The renminbi is on track to become the third-largest international currency behind the US dollar and the euro within five years as China accelerates its promotion of the yuan, said a Renmin University of China report released on Sunday.
Last year, RMB cross-border trade settlement amounted to 4.63 trillion yuan ($746 billion), up 57.5 per cent from 2012. It accounted for 2.5 per cent of cross-border trade settlement worldwide, the report said.
By the end of the fourth quarter of 2013, direct investment settled in renminbi amounted to 533 billion yuan, 1.9 times the same period in 2012.
The RMB is currently the fifth-most widely used currency internationally. The British pound is third and the Japanese yen fourth.
The offshore yuan market has been developing rapidly in recent years, and this year the People's Bank of China signed a memorandum of understanding regarding yuan clearing and settlement arrangements with the central banks of the UK, Germany, Luxembourg, France and South Korea.
Chen Yulu, president of Renmin University and member of the central bank's monetary policy committee, said the offshore yuan market in Europe has huge potential since major European financial centres are competing for the market.
Wei Jianguo, vice-chairman of the China Center for International Economic Exchanges, suggested the government establish additional centers in places such as Dubai, South Africa and Latin America.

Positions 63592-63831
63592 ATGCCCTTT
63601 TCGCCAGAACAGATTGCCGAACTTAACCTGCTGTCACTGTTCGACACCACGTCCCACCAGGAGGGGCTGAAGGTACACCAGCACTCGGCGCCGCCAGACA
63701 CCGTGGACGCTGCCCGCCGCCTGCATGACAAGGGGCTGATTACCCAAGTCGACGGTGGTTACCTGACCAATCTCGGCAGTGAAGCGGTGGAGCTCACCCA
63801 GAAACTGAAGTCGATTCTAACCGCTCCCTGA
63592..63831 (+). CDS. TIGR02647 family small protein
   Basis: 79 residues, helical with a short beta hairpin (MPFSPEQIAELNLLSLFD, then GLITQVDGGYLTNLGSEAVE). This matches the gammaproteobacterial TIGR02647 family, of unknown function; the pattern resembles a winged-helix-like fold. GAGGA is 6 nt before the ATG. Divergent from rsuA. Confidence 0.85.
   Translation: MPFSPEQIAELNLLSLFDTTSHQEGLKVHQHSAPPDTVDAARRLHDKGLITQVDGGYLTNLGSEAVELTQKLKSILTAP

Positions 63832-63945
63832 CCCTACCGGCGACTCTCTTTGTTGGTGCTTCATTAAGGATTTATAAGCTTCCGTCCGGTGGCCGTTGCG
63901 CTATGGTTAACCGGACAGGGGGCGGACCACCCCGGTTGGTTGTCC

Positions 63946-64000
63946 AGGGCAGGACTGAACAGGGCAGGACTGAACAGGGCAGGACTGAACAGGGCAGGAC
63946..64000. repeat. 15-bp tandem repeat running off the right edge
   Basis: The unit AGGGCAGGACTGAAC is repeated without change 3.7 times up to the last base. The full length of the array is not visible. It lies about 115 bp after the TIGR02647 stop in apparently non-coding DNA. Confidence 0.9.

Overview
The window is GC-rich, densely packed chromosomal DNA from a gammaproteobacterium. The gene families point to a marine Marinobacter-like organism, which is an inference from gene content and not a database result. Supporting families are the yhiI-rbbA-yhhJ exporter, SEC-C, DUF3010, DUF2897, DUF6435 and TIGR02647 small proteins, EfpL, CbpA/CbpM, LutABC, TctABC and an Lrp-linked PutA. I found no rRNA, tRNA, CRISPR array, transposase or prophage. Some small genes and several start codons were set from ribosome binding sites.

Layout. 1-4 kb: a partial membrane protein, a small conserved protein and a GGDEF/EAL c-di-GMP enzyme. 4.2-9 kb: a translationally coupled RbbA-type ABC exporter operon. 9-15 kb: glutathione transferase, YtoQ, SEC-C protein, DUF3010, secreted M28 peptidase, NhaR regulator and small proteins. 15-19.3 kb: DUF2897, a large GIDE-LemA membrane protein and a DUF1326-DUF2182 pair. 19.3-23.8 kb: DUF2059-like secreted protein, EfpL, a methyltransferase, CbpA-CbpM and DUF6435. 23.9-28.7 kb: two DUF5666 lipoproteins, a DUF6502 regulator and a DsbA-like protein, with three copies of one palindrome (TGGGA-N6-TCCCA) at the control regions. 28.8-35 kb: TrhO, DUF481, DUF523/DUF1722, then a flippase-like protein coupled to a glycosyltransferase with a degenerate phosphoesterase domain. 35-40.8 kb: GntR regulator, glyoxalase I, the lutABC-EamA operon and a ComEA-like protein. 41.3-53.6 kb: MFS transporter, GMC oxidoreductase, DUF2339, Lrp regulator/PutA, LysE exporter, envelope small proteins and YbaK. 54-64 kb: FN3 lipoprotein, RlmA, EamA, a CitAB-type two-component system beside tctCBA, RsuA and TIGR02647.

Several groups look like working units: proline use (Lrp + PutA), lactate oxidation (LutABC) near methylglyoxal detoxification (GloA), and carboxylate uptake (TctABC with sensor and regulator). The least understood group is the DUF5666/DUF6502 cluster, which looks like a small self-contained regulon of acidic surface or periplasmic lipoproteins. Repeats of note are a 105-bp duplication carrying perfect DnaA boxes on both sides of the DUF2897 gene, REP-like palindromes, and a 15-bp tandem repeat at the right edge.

In spite of the rapid expansion of the RMB, its internationalisation still faces many challenges including technical difficulties using the currency globally.
"To resolve the problem, China has to build a safe, efficient and low-cost offshore RMB clearing system as soon as possible," Chen said.
"In addition, the regulators must create a legal framework for the offshore RMB market and make sound regulations to stop money laundering and tax evasion via offshore yuan transactions."
At present, Chinese financial institutions are relying mainly on traditional offshore yuan businesses such as RMB trade settlement and deposit.
They have to innovate on products to deepen and widen the offshore RMB market, Chen said.
By the end of 2013, the outstanding volume of international bonds and bank notes denominated in renminbi rose 24.9 per cent year-on-year to $71.9 billion.
The issuers of RMB-denominated bonds started to expand out of Hong Kong, with countries such as Japan and Canada joining in.
As Chinese economic power continues to grow, an increasing number of countries have become willing to accept the renminbi as a reserve currency. By the end of 2013, the PBOC had signed currency swap agreements involving a total of 2.57 trillion yuan with 23 countries and regions, the report said.
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